Restoration of My 1948 Prefect
Complete Wiring Project
As we said before, I worked on a custom wiring diagram a long time. A complete harness was available from Rhode Island Wire for an Anglia but not for the Prefect which is a little more complicated. Besides, I wanted to add a few features, such as a heater, modern turn signals and courtesy interior lights. The only way I could see to get there was to design and build a custom harness. I started with a very simple A-H Sprite diagram and added the missing features to it. Afterthought indicates it might have been easier to start with an older Jaguar diagram and simplify it as needed. Anyway, with a "final" plan on paper, I contacted Rhode Island Wire to purchase the materials. Although my car has been converted to 12 volts, they suggested using wires for a 6 volt car as they would have a better selection of colors. I liked that idea also because it would mean all the wires would be a little heavier than necessary and better able to handle the current.
I tried to stay as close as practical to the British Lucas color standards although it gets a little sketchy when dealing with non-standard items such as turn signals when there are not enough filaments to handle the task normally. In my case, the brake lights also serve as rear turn signals and the single filament side lights blink as front flashers. This turned out to be a lot of wire and a lot of colors that just can't be found locally at all. When it came, everything was neatly packaged and labeled so there was no possibility of mistake.
I started by selecting a location under the fascia for the fuses and main junction box and running all the wires from there to everything forward. There were holes on either side of the bulkhead that looked suitable for a harness and, it being convenient to do so, I made up a left and right section with only a couple of connections between them. This fed everything except the rear lights, interior light, tag light, petrol gauge and trafficators, at least under the original design. My additions included door switches for the interior light, turn signals and an electric fuel pump. These photos are of the not yet braided left and right front harnesses as they exit through the bulkhead under the bonnet.
With that done, it was time to determine how to lead the harness to the rest of the car. My old scheme was under the body, exposed to the elements, which was not a good plan. After a time, I finally found a plastic tube inside the nearside A post. That had to be for original wiring. The original was probably 4 wires and I needed 9, too many to fit that tight passage. I decided to split the rear harness to a left and right like the front. This meant 10 wires and made me a few feet short on a couple of colors. I also needed a manette harness for the horn and turn signal switches. I could have ordered the individual wires form Rhode Island but it would have been very hard to make without being pre-braided as that tube is a very tight fit. British Wiring had a manette harness already made up and braided that was very close to the colors I wanted so I ordered it instead. I also ordered enough additional wire and some more connectors to finish the job.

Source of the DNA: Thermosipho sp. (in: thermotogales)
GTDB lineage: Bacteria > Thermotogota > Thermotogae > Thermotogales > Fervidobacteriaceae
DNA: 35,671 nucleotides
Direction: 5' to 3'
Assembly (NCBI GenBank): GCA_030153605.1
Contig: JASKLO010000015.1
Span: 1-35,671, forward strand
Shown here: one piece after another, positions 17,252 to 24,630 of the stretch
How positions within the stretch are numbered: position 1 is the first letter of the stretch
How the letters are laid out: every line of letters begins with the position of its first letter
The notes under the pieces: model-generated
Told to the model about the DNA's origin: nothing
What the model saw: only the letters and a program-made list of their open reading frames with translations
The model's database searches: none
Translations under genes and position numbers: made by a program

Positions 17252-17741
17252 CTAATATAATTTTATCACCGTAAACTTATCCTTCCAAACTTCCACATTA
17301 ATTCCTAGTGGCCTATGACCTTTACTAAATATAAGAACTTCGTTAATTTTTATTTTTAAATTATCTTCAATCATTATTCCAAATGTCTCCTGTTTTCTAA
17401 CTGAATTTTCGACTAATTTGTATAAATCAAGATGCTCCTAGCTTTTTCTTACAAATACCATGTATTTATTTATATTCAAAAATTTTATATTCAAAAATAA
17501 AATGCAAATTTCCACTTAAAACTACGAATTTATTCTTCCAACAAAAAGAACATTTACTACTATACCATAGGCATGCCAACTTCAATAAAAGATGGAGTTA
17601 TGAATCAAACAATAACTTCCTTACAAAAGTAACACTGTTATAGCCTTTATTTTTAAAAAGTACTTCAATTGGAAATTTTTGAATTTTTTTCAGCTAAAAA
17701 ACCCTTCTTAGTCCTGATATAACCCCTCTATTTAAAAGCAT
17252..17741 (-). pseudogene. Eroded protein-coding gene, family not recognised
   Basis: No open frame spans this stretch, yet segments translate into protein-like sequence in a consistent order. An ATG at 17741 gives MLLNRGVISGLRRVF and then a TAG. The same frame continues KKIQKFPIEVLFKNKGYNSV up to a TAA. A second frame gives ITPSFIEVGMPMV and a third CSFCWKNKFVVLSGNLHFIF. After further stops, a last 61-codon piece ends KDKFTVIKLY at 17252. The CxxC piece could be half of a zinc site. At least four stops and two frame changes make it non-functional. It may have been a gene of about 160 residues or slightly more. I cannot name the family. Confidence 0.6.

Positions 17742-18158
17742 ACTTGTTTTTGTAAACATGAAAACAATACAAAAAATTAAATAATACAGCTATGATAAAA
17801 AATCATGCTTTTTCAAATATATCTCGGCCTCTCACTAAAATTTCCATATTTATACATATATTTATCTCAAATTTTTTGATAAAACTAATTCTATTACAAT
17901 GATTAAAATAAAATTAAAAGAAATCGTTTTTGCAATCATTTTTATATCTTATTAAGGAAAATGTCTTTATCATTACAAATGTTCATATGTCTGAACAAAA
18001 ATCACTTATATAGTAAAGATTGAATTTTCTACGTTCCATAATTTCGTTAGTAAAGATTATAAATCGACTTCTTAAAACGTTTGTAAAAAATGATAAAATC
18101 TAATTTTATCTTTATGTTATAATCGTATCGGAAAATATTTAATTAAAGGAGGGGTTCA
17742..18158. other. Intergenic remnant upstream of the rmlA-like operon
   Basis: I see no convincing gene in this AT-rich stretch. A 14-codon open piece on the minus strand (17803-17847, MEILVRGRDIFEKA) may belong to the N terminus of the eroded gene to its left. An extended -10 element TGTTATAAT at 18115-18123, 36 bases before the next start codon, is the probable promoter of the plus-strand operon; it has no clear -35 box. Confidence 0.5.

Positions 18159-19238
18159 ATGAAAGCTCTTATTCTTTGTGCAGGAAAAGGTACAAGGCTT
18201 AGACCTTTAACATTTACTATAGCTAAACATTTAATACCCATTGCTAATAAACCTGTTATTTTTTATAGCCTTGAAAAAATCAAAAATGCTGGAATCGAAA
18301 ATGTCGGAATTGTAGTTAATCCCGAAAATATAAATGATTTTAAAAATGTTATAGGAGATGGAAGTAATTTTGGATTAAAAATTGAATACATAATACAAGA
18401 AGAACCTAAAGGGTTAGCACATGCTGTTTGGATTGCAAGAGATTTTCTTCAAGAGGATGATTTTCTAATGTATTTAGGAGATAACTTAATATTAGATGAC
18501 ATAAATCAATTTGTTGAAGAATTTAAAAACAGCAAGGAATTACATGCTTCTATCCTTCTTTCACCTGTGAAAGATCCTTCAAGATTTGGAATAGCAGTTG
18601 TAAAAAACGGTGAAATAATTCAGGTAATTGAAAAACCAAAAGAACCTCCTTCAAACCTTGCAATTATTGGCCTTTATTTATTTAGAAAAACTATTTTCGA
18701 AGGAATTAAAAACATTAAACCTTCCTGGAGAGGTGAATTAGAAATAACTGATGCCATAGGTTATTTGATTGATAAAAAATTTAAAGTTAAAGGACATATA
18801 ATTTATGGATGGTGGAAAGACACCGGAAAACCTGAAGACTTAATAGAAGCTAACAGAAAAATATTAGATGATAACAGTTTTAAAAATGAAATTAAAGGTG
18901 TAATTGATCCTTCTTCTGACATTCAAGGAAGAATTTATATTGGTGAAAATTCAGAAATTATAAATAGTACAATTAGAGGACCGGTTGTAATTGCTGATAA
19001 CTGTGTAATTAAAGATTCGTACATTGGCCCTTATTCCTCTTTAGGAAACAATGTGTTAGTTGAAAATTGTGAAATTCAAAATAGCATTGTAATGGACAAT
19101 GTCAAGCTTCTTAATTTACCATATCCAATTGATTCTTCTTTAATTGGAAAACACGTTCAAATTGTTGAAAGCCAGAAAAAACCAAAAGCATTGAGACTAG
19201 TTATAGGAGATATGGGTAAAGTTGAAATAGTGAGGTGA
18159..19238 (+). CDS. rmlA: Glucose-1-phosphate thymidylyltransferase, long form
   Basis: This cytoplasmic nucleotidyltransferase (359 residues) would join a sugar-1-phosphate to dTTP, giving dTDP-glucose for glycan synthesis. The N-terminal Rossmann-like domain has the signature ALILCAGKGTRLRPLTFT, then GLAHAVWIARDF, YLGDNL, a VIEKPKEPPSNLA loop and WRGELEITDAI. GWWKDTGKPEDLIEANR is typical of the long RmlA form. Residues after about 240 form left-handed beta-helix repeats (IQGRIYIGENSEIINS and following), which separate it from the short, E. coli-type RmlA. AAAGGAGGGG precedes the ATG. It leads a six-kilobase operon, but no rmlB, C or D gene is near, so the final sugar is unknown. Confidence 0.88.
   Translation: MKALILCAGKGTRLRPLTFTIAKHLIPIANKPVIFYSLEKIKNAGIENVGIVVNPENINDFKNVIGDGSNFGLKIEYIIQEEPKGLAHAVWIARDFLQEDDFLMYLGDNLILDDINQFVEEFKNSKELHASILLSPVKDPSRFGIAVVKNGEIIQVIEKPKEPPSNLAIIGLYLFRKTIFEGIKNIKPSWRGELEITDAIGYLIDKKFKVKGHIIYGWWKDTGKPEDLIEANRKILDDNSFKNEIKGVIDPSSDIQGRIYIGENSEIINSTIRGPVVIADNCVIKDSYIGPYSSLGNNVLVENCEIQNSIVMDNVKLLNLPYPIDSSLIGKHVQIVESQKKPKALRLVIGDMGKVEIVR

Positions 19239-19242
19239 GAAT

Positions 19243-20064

With the additional materials in hand, I constructed the left and right rear harnesses and, like the front, taped them every few inches and sent the whole set off to Rhode Island Wire to be braided in black with a yellow tracer. I estimated this well could have been the colors of the original harness braiding for my Prefect. While waiting for the braiding, I decided that switches for a Volkswagen would be ideal for door jamb switches to turn the interior light on. I also got a proper looking B post manual switch off eBay. I cut square holes in each of the door jambs and mounted the switches. These photos are of the dimmer switch harness and the right front harness section passing through the bulkhead.
The 12 volt petrol gauge never worked right, deflecting only about halfway on a full tank, with my 6 volt sender and I never found a 12 volt sender configured right to fit my tank. The answer was to retrieve the original 6 volt gauge and make a voltage reducer to operate it as well as the 6 volt rebuilt trafficators I finally located at Small Ford Spares in England. I also got a Lucas 14W, 2 speed wiper motor from eBay and serviced it. The original wiper switch was a special rotary, off-low-high, unit to park the blades when switched off. My switch is a toggle, low-off-high, unit that I do not want to replace. Another electronic relay box was needed to enable the park function. Finally, my side lights are small and have only single filament bulbs and I did modify my tail lights to have dual filament bulbs. Neither of these will operate flashing turn signals without some outside help. Another relay box had to be designed and built for this function.
I got seriously involved in drawing the wiring diagram. As there are quite a few wires in the system, the master can be a little hard to follow. Therefore, I also made excepts from the master for many of the subsystems. So, If there is a problem with the lighting, for instance, there is a subdiagram that covers only lighting, etc. I had done this same thing for a Jaguar that I rewired for a friend earlier and it seemed like a good idea. The links below are to the various parts of the wiring diagrams and electronic circuit schematics. The following photos are some shots of the braided harness, as received from Rhode Island Wire and installed.